As wildfires continue across a handful of California counties PG&E crews – at times more than 1,000 strong – have been working to safely and quickly restore power to affected customers.
They’ve been working in areas affected by the Valley and Butte fires for two weeks – in Lake County and Amador and Calaveras counties. And, they’ve made significant progress reducing the number of customers without power and rebuilding PG&E equipment damaged by the fires.
“This restoration effort is the largest incident I’ve ever commanded. We’ve identified 947 poles that need replacement. To safely and successfully execute a restoration effort of this size requires an incredible amount of coordination – not just internal to PG&E, but with Cal Fire, with the Sheriff’s Office, other law enforcement, the county agencies, the electeds – all these teams need to work as one to make this successful,” said Robert Cupp, Valley Fire incident commander.
Locals are thankful at the pace of restoration and temporary power brought in by PG&E near the Butte Fire.
“I was down at 15 percent on my laptop. It was cool because you guys showed up with the generator truck and it was like, ‘I can plug in” said Robert Shepherd, Mountain Ranch resident and Butte Fire evacuee.
PG&E employees, working long shifts away from home, say the customer appreciation keeps them going.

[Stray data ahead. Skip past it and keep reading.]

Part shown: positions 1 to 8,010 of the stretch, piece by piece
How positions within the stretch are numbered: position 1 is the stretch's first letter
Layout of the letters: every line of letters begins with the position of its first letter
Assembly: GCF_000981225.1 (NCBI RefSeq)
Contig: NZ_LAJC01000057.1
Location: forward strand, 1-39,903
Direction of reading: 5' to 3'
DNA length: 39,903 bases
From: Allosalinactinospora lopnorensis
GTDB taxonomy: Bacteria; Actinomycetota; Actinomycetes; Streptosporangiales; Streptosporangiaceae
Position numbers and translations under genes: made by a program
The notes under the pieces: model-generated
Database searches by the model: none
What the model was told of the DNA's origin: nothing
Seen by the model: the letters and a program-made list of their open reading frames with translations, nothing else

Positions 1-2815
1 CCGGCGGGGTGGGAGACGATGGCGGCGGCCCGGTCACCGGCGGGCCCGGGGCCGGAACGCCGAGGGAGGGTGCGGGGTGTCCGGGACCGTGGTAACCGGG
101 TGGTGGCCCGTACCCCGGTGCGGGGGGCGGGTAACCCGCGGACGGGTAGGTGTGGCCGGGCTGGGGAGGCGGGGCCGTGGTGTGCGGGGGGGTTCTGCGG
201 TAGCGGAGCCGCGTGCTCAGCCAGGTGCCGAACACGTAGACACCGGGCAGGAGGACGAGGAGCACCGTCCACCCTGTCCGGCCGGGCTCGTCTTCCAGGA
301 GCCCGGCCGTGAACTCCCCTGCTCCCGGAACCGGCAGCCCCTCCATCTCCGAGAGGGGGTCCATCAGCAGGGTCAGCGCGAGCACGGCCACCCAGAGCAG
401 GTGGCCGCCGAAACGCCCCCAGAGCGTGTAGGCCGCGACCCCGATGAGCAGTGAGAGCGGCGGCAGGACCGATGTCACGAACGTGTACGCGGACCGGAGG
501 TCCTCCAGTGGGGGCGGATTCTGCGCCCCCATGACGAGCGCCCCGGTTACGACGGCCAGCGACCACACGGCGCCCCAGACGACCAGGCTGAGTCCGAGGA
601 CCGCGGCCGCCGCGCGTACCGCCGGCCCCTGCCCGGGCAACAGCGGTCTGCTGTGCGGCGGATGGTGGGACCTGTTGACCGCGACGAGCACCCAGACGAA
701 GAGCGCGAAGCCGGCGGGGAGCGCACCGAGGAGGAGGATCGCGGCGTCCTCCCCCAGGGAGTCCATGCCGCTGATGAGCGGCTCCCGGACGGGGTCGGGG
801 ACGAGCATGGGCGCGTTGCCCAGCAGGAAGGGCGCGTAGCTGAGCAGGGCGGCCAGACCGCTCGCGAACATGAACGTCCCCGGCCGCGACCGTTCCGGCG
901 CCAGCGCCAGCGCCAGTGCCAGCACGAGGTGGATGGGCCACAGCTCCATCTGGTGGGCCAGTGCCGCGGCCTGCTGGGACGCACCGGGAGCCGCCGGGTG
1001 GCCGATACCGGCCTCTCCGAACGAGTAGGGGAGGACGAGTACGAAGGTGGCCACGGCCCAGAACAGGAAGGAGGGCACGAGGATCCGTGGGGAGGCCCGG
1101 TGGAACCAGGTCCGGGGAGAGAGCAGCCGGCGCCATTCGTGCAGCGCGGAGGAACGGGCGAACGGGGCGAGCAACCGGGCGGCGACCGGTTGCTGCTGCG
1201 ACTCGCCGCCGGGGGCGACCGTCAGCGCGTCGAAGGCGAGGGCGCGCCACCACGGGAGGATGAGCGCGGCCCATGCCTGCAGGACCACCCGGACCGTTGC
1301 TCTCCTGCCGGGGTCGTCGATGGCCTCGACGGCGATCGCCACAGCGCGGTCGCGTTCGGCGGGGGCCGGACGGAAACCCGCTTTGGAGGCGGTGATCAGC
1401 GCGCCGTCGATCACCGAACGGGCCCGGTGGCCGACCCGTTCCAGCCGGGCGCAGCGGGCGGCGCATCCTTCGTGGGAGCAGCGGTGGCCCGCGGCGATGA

“It’s nice when they appreciate it and come up and shake your hand and they’re like, ‘Good job, we really appreciate you guys being here. And, thanks for all you’re doing.’ It just kind of gives you that little boost that you need to keep going,” said Zach Macias, an electric subforeman from Fresno.
PG&E is working closely with Cal Fire and providing outreach to communities and local agencies providing shelters for displaced residents. Last week, PG&E donated $250,000 to the American Red Cross.
Added Cupp: “I feel a sense of loss along with this community. And, it’s all about what we can do to rebuild. And, not just rebuild the infrastructure, but rebuild the hearts, the souls, the people of this community. It’s all about bringing a sense of normalcy back to them and doing anything that we can to do that.”